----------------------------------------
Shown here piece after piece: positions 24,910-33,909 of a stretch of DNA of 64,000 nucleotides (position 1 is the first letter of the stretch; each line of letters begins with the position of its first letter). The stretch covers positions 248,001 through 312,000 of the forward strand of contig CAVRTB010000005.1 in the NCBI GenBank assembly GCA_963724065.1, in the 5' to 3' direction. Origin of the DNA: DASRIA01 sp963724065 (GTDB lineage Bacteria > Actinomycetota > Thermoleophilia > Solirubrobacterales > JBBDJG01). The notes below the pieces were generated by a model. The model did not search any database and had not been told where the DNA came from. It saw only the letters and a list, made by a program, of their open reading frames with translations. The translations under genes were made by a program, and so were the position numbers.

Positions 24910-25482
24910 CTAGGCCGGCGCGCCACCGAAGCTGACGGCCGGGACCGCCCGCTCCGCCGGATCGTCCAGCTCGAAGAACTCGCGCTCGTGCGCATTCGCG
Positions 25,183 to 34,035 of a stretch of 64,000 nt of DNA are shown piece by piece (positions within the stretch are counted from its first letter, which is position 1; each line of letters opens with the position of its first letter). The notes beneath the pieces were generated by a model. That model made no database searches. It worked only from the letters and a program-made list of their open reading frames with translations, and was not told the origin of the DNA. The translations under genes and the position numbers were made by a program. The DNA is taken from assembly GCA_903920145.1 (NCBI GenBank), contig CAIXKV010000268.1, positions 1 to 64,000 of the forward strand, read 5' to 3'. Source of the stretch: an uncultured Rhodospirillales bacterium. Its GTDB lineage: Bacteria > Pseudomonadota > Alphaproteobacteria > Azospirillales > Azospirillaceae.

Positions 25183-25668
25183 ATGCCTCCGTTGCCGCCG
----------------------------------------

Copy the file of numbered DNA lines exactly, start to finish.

Shown here piece after piece: positions 24,910-33,909 of a stretch of DNA of 64,000 nucleotides (position 1 is the first letter of the stretch; each line of letters begins with the position of its first letter). The stretch covers positions 248,001 through 312,000 of the forward strand of contig CAVRTB010000005.1 in the NCBI GenBank assembly GCA_963724065.1, in the 5' to 3' direction. Origin of the DNA: DASRIA01 sp963724065 (GTDB lineage Bacteria > Actinomycetota > Thermoleophilia > Solirubrobacterales > JBBDJG01). The notes below the pieces were generated by a model. The model did not search any database and had not been told where the DNA came from. It saw only the letters and a list, made by a program, of their open reading frames with translations. The translations under genes were made by a program, and so were the position numbers.

Positions 24910-25482
24910 CTAGGCCGGCGCGCCACCGAAGCTGACGGCCGGGACCGCCCGCTCCGCCGGATCGTCCAGCTCGAAGAACTCGCGCTCGTGCGCATTCGCG
Positions 25,183 to 34,035 of a stretch of 64,000 nt of DNA are shown piece by piece (positions within the stretch are counted from its first letter, which is position 1; each line of letters opens with the position of its first letter). The notes beneath the pieces were generated by a model. That model made no database searches. It worked only from the letters and a program-made list of their open reading frames with translations, and was not told the origin of the DNA. The translations under genes and the position numbers were made by a program. The DNA is taken from assembly GCA_903920145.1 (NCBI GenBank), contig CAIXKV010000268.1, positions 1 to 64,000 of the forward strand, read 5' to 3'. Source of the stretch: an uncultured Rhodospirillales bacterium. Its GTDB lineage: Bacteria > Pseudomonadota > Alphaproteobacteria > Azospirillales > Azospirillaceae.

Positions 25183-25668
25183 ATGCCTCCGTTGCCGCCG